How to become a good blues rhythm guitarist?

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Re: How to become a good blues rhythm guitarist?

Postby Rythameen » Mon Oct 10, 2011 3:12 pm

And remember, although you said your aspirations don't really include lead, it is always true that a great rhythm player ends up making a great lead player.
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Re: How to become a good blues rhythm guitarist?

Postby alf » Tue Oct 11, 2011 1:55 pm

Any comment on this?

http://www.gibson.com/en-us/Lifestyle/F ... 1006-2011/
(10 Greatest-Ever Rhythm Guitarists from Gibson website)
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Re: How to become a good blues rhythm guitarist?

Postby jeffl » Tue Oct 11, 2011 7:07 pm

It's hard to argue with that list, but it seems to be limited to guys who hit it big in the business, and it's rock oriented.
I've always liked the guys who could mix rhythm playing with lead licks... like SRV, Hendrix, Buddy Guy,etc.
BTW, I disagree with an earlier post that said that a great lead player always ends up making a great lead player. I think it was probably worded wrong for my tastes, since many rhythm players never play lead. However, I think I get the sentiment... that if you're a great rhythm player, you can develop great lead abilities. Is that right....?
I've played many times with a guy who is ,in my opinion, one of the best rhythm players I've ever heard. This particular guy plays plenty of lead licks in his solo standup act, and his band play, but he doesn't have a great grasp of the scales & runs, imo. He has to work at them.
I'm not sure this thread is about who's the best, though.. I think it's about developing good rhythm skills.
To that point, the best rhythm players I've ever played with ( and I've been giggin' & jammin' for about 47 years )were guys who all spent countless hours just jammin' with themselves in private... throwin' crap against the wall & seein' what sticks.

The hours spent reveal themselves in the precision & tone.
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Re: How to become a good blues rhythm guitarist?

Postby alf » Wed Oct 12, 2011 1:58 pm

jeffl wrote:I'm not sure this thread is about who's the best, though.. I think it's about developing good rhythm skills.
To that point, the best rhythm players I've ever played with ( and I've been giggin' & jammin' for about 47 years )were guys who all spent countless hours just jammin' with themselves in private... throwin' crap against the wall & seein' what sticks.

The hours spent reveal themselves in the precision & tone.


You're absolutely right about the aim of the topic but that ranking has left me surprised ... maybe the right title should be "10 Greatest-Ever in the business Rhythm Guitarists".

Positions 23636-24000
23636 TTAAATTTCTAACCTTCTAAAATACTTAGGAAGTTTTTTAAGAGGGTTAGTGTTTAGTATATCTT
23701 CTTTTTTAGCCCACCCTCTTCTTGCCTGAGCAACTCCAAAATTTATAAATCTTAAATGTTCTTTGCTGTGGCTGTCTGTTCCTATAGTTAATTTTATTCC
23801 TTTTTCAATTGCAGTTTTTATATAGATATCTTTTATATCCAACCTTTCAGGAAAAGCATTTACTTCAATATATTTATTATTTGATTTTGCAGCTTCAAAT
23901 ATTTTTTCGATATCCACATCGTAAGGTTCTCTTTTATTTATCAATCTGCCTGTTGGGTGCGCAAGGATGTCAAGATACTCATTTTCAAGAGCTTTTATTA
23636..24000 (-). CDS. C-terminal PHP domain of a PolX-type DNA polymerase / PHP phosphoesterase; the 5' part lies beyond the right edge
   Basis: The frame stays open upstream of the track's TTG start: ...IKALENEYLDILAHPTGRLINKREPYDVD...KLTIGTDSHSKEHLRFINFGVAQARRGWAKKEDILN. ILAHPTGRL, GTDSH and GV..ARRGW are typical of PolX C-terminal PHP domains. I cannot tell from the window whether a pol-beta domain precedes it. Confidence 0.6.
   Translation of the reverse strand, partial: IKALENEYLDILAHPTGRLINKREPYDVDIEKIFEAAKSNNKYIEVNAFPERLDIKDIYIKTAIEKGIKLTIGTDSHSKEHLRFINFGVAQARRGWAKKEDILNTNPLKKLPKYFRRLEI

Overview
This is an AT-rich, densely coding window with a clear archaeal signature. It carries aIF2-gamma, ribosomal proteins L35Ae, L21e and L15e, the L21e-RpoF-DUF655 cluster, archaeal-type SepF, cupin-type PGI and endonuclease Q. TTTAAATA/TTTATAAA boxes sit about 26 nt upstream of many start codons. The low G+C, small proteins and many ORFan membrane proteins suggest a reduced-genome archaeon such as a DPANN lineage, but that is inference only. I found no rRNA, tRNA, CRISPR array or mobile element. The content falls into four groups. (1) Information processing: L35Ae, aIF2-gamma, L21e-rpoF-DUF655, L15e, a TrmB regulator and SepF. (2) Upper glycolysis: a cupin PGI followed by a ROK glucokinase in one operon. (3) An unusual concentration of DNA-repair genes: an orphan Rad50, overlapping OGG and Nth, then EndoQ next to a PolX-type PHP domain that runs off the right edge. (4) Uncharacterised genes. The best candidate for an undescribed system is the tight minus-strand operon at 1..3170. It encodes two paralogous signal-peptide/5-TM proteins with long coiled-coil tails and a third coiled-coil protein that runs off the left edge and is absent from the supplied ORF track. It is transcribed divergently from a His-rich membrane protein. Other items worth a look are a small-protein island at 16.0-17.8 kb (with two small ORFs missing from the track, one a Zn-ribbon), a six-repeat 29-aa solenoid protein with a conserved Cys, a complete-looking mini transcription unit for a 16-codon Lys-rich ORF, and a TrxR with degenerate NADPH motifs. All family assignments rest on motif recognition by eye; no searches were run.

Hats off to your long experience jeffl, your suggestions are more appreciated and valuable,
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Re: How to become a good blues rhythm guitarist?

Postby jeffl » Wed Oct 12, 2011 4:38 pm

Here's a couple guys who knew their way around the fretboard too:

www.youtube.com/watch?v=RsHtEF2uKeg
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Re: How to become a good blues rhythm guitarist?

Postby Les Again » Sat Oct 15, 2011 4:13 am

alf wrote:
allanlummox wrote:A little Jimmy Reed might take you a long way in that direction.


Oh yes, Big Boss Man is one of my favorites!!!
The difficult with him is that guitar could seem easy to play, but there is more and more.
Sometimes I think there are two or three guitars and apart the basic shuffle the others play wonderful stuff that sound as I'd like to play.
Any good tabs is welcome, they are not so easy to figure out!


Or one might say, a LOT of Jimmy Reed; you are quite correct about the multiple guitars, Jimmy Reed's guitar will be vary basic, if you perceive anything fancy it is likely the work of Eddie Taylor.

Some others to check out rhythm guitar work might be recordings fronted by Hound Dog Taylor(Byther Smith?), J B Hutto (Lee Jackson?), and Elmo James minus the horns (Homesick ?).
And while it might seem hokey or country or too old school or whatever, check out some of Memphis Minnie and her various Joes. That old country sounded stuff can be quite transferable to modern band work.


But I as most have my favorites, and they are Howling Wolf's guiatrists from the 1950s and early 1960s.
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Re: How to become a good blues rhythm guitarist?

Postby tinsmith » Sat Oct 15, 2011 1:34 pm

Malcolm Young......he's what you really hear in AC/DC
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Re: How to become a good blues rhythm guitarist?

Postby alf » Tue Oct 18, 2011 1:47 pm

Les Again wrote:
Some others to check out rhythm guitar work might be recordings fronted by Hound Dog Taylor(Byther Smith?), J B Hutto (Lee Jackson?), and Elmo James minus the horns (Homesick ?).


Byther Smith, Lee Jackson, Homesick James... those names were unknome to me.
Les Again, thanks for opening me new horizons!
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Re: How to become a good blues rhythm guitarist?

Postby gatorblue » Sun Oct 23, 2011 11:17 pm